Bookmark   May 14, 2011 at 2:48PM
Thank you for reporting this comment. Undo
61tinkerbell

Pictures From Sunrise - work in progress From Sunrise - work in progress

Here is one area of water damage they hid under the bed From Sunrise - work in progress

    Bookmark   May 14, 2011 at 7:50PM
Thank you for reporting this comment. Undo
Moccasin

Oh wow. What a bummer to come away from the signing to discover a leaking roof. Reminds me of our first house, we drove to it after signing, and found termites swarming on the wood framing around the patio sliding doors.

However, your house is a lovely place, and I'm sure that this too shall pass....after diligent work and some reprioritizing of your projects.

For sure, I do recommend that you keep a record of it all. Take digital pictures now until you think you've covered every square inch of the place. Even do a video of each room. The digital record always includes the date taken/created, which will be useful as time goes by.

And by golly, starting your blog with a big bang, like a downpour on the actual day you sign the papers, and you come home to a seriously leaking roof? My goodness, that sounds like the movie MONEY PIT with Tom Hanks and Shelly Long! Quite dramatic.

Well, Brickeyee and billl have opened my eyes about what to look for in a good metal roofing job. Which is what we want for our house in a couple of years. All roofers are not created equal apparently.

    Bookmark   May 14, 2011 at 11:08PM
Thank you for reporting this comment. Undo
61tinkerbell

moccasinlanding, yes.. my exact thoughts on closing day.. the MONEY PIT! LOL, great idea about the blog, I need to start one. This is our 3 major reno house over the last 20 years, and I don't many photo's of those houses at all!

There is so much that needs to be done, my head is spinning a bit, so I need to try and focus and prioritize my list to do now, and what I will tackle after we move in.

    Bookmark   May 15, 2011 at 7:32AM
Thank you for reporting this comment. Undo
Fori is not pleased

I think that must be some kind of a record. Sixty minutes!

I bet that damaged floor is salvageable.

    Bookmark   May 17, 2011 at 8:46PM
Thank you for reporting this comment. Undo
kterlep

um, I walked downstairs after taking possession to find out there was a crack where the main waste line meets the foundation wall that the PEE OH had covered up with some junk (some but not all of which he cleaned up after the inspection but before possession). Took me literally 10 minutes to find, because I was looking at how much junk the guy left behind. Called the realtor and said, "THERE'S JUNK AND TOILET WATER ALL OVER THE BASEMENT!!! I THOUGHT YOU SAID IT WAS CLEAN!!!"

I will never ever allow a seller to retain the home for 2 weeks (or any length of time) after the sale. what a zany tradition.

He also kept promising to install the springs on the garage door, never did that either. The realtor paid for (or billed him or something) the waste pipe and the problem with the A/C but did not pay for the garage door springs.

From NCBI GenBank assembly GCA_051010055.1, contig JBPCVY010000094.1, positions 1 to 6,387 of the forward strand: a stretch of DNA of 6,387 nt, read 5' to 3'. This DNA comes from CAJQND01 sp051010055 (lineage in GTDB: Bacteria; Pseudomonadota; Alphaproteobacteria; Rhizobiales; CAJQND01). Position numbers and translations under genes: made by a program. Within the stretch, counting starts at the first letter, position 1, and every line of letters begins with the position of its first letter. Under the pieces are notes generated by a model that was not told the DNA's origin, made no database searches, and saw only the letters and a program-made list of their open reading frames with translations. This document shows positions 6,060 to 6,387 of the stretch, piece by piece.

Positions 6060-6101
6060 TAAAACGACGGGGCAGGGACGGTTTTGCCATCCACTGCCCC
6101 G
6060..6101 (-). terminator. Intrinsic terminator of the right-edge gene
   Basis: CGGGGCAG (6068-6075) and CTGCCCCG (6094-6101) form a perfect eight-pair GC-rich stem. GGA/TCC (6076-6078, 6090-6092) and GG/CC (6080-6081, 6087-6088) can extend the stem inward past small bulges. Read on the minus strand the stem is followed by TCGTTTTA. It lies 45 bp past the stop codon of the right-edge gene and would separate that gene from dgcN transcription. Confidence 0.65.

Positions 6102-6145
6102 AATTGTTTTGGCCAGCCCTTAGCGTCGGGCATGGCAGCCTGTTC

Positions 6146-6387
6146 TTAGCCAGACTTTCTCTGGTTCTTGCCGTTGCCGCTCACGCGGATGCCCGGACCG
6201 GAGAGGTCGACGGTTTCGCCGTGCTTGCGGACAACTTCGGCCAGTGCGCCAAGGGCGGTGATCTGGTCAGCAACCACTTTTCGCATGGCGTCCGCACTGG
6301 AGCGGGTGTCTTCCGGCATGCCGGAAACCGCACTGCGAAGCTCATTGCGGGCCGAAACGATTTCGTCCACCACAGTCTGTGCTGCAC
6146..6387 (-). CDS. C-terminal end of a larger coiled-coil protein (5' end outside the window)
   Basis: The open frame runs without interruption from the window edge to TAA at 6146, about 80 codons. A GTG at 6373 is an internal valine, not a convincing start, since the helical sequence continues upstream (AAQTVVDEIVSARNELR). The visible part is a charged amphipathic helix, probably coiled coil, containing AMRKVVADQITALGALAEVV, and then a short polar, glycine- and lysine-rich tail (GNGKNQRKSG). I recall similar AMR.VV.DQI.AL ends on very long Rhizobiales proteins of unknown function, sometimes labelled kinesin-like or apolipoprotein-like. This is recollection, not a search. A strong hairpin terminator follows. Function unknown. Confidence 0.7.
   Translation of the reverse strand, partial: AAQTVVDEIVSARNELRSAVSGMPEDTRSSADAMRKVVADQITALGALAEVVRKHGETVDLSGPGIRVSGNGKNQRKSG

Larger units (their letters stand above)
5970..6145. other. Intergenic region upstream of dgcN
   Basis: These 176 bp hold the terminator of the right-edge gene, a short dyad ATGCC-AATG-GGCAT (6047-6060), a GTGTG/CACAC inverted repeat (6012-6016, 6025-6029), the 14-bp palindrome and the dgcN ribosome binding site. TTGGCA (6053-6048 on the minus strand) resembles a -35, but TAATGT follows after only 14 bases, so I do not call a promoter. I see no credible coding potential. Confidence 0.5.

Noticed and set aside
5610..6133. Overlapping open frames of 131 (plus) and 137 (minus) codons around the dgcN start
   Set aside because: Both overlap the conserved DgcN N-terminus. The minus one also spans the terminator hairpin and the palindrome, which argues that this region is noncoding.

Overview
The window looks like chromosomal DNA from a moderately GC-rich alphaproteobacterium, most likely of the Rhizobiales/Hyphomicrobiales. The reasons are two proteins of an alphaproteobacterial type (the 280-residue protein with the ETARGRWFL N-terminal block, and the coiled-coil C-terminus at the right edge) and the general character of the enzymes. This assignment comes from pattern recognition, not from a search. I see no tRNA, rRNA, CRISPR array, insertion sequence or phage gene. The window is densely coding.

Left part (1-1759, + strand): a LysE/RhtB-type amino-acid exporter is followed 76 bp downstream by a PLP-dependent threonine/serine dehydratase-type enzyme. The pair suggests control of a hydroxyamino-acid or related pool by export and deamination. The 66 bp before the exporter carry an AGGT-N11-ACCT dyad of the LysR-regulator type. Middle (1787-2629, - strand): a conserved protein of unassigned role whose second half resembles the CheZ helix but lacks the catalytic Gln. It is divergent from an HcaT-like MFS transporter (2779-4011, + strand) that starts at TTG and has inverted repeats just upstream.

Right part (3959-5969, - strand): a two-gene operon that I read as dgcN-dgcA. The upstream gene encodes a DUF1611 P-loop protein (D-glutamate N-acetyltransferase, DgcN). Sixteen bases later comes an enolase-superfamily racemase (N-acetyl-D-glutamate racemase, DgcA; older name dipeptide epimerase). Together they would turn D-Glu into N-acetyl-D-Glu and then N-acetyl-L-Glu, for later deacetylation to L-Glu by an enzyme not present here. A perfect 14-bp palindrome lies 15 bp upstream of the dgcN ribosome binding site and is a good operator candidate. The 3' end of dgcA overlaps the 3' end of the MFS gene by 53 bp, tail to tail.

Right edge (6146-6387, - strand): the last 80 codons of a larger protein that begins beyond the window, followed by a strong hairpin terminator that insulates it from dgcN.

(when we had the inspection the heat pump was in heat mode and the seller vowed it worked. The inspector couldn't get to the broken part of the pipe b/c of the junk but the rest of the pipe looked great--either it rusted through after the inspection or it was covered up (either intentionally or otherwise--inspector had quite a good list of other things...)

    Bookmark   May 20, 2011 at 12:19PM
Thank you for reporting this comment. Undo
brickeyee

"ong story short, the "new" roof that was installed in October, never had a final inspection. "

Despite requiring a permit for roofing, many jurisdictions never seem to actually get around to inspecting them.

The inspector is not there to catch problems, he is there to increase the tax base.

    Bookmark   May 20, 2011 at 2:56PM
Sign Up to comment
More Discussions
Weird things found in old houses
So I went on a basement rampage this weekend, donning...
ideagirl2
How to fix 1" gaps in drywall seams?
We recently bought our home (build in 1938). One of...
Bongo
Stair striping and refinishing advice
I ve been stripping and refinishing my stairs in my...
marleeOLDHouse
Adding a full bath to an old house.
Hello, first post in this forum. I am relocating and...
lucy132
interesting plaster job - what to do to fix it?
I'm doing some work in my dining room that includes...
mccb1
Sponsored Products
LED Energy Efficient Black 6" High Outdoor Wall Light
$64.99 | Lamps Plus
Contemporary Indoor/Outdoor Area Rug: Linon Home Decor Rugs New Flokati Olive 2
$72.97 | Home Depot
4" Low Voltage White Baffle Recessed Light Tri
Euro Style Lighting
Interfaith Whiteman Ornament
$54.50 | FRONTGATE
Hinkley Lighting | Bolla Small Outdoor Light
$105.00 | YLighting
Napa East Vineyard Wine Barrel Rack Table - 1030
Hayneedle
Monroe Old Bronze Two-Light Sconce
$536.00 | Bellacor
Safavieh Handmade Timeless Ivory/ Sand Wool Rug (5' x 8')
Overstock.com
People viewed this after searching for:
© 2015 Houzz Inc. Houzz® The new way to design your home™